The focus of the post is merely on the stance of the candidates and the “sanctity of marriage”, which for me, happens to be a very important aspect of their character. For those of you who are currently following the GOP race for the nomination, you’ll know that there are six candidates that are stealing the spot-light, so to speak.
You have former House Speaker, Newt Gingrich, (sadly, the forerunner in this race) who has been involved in American politics since the late 1970s. He has a lesbian half-sister, Candace Gingrich, and is still in blatant opposition of same-sex marriage. His sister, who works for the Human Rights Campaign, was recently on the Rachel Maddow show, and was quoted as saying the following:
“We’ve always been mutually [respectful] of each other and our abilities and our desires to change the world…The catch is, when they’re at a Christmas gathering sitting across the dinner table from us, he and Callista still have way more rights than me and my wife, Rebecca, and I do.” Not to mention, when Candace and Rebecca got married, he and Callista happened to be on another continent, and therefore did not attend the ceremony.
Moving on to the candidate who I, as a citizen of Massachusetts, have had the displeasure of being a constituent of. When Mitt Romney isn’t making $10,000 bets during debates or flip-flopping on key conservative issues, he’s spending time defending the Defense of Marriage Act (DOMA). DOMA is a law that defines marriage as strictly being between one man and one woman. Under Barack Obama’s administration, many pieces of the legislation have been deemed as being unconstitutional and unusable in court. Mitt Romney wrote a letter in 1994 to group of gay Republicans, stating that he would do more for them then Ted Kennedy (his opposition and later winner of the race). Yet, now he stands on the platform without hesitation, claiming that same-sex marriage is detrimental to the country. Romney recently also signed a pledge proposed by NOM, the National Organization of Marriage, that said that if elected, he would lend his support to an amendment that would define marriage as being one between one man and one woman (the full pledge can be found at:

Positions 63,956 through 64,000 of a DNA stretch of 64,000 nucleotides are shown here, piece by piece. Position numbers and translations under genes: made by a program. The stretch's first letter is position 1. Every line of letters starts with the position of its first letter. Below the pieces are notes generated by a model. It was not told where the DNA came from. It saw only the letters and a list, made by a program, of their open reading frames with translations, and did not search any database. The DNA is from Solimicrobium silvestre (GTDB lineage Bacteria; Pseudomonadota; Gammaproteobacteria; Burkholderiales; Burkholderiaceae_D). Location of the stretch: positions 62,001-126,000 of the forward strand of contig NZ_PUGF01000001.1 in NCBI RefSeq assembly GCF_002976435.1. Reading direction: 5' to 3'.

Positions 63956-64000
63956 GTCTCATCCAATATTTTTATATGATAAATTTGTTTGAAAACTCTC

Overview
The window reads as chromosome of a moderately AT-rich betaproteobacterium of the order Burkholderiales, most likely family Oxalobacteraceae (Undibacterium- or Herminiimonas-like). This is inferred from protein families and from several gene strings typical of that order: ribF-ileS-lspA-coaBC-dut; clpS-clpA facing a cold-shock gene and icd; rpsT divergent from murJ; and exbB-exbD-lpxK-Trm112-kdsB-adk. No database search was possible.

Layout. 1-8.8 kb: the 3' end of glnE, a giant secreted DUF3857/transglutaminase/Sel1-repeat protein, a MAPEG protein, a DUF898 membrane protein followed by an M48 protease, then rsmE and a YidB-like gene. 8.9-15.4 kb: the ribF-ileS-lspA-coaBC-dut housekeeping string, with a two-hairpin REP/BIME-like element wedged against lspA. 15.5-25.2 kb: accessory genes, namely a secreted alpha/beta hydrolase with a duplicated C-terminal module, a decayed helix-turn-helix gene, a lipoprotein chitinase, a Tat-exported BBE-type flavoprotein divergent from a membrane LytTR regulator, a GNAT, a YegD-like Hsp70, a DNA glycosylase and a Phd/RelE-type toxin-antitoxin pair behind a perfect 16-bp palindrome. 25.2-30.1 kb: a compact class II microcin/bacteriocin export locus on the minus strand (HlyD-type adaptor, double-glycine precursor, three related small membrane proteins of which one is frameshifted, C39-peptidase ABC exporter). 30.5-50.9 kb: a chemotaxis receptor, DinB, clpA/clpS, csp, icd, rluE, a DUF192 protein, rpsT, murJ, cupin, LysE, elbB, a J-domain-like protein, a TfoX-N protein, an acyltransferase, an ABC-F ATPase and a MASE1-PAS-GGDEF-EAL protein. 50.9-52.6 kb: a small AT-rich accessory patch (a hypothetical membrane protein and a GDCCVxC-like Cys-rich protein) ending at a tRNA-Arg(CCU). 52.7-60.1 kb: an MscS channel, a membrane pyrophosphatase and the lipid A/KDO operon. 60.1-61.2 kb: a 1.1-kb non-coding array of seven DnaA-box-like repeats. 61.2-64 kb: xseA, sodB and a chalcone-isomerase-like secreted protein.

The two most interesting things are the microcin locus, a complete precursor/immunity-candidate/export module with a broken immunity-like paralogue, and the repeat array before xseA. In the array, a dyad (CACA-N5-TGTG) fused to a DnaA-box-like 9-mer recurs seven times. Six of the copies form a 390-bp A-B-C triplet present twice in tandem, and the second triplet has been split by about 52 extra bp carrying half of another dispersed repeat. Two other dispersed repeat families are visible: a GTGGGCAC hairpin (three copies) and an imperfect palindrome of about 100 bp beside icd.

Representative Ron Paul has one of the more subtle views on same-sex marriage. Rather than being an extremist, he says that gay marriage doesn’t bother him as long as these couples don’t impose their partnership on others. He opposes federal definitions of marriage, and has said that gay marriages should be up to the states themselves. That being said, he also is a supporter of DOMA, as well as being one of the co-sponsors of the Marriage Protection Act, which is essentially just another way to protest DOMA.
Michele Bachmann, the sole woman in this race, has described herself as being the most consistent conservative candidate. She strictly opposes gay marriage, and along with Mitt Romney and Rick Santorum, she signed the NOM pledge. She and her husband, Marcus, are so dedicated to protecting marriage that they have opened a clinic tocure homosexuals of their tragic disease. Marcus has a degree in-clinical psychology, but he is not a licensed professional in the state of Minnesota.
As an attempt to salvage his campaign, Rick Perry recently released a video that has gone viral. His “Strong” ad states that there’s
something wrong in a country where gays can serve openly in the military, but kids can’t pray in school. While the video is only six
days old, it is the most hated video in YouTube’s history. Obviously, he is in “strong” opposition of gay marriage. In fact, in his 2008
book, On My Honor, he paralleled homosexuality and alcoholism, and stated that both groups should simply choose abstinence. As the
Governor of Texas, Perry also tried to support the state’s Sodomy laws, but was shot down after the Supreme Court found them unconstitutional in the eyes of the 14th Amendment.
Finally, you have a person who in my eyes, is usually regarded as the under-dog in this race. Rick Santorum is a former senator of Pennsylvania who uses his faith as a method to go against homosexuality. Most recently, his opinions were put into this article,
which is just chock-full of homophobic language. He states that [gay families are going to]: “destabilize the American family, … change the basic value structure of our country to accommodate… that lifestyle.” He heavily focuses on not only stopping gay marriage, but banning adoption as well as insemination.
If your focus is on gay rights, than none of these candidates is what I would consider healthy options for the Presidency. If we look to our current President, Barack Obama, we find an entirely different attitude. While the President has not enforced any federal legislature on either position on same-sex marriage, he has been quoted as saying he supports the following types of legislation: “give same-sex couples equal legal rights and privileges as married couples, including the right to assist their loved ones in times of emergency as well as equal health insurance, employment benefits, and property and adoption rights.” Now, he has changed his opinion, saying that he believes in leaving the decisions up to the states themselves, and that he supports the repealing of DOMA. Therefore, his positioning makes him the most attractive candidate for the lesbian, gay, bisexual, transgender, queer, questioning, and ally (LGBTQQA) community.
Lynn Blake is the Freshman Representative for the Trinity College Democrats.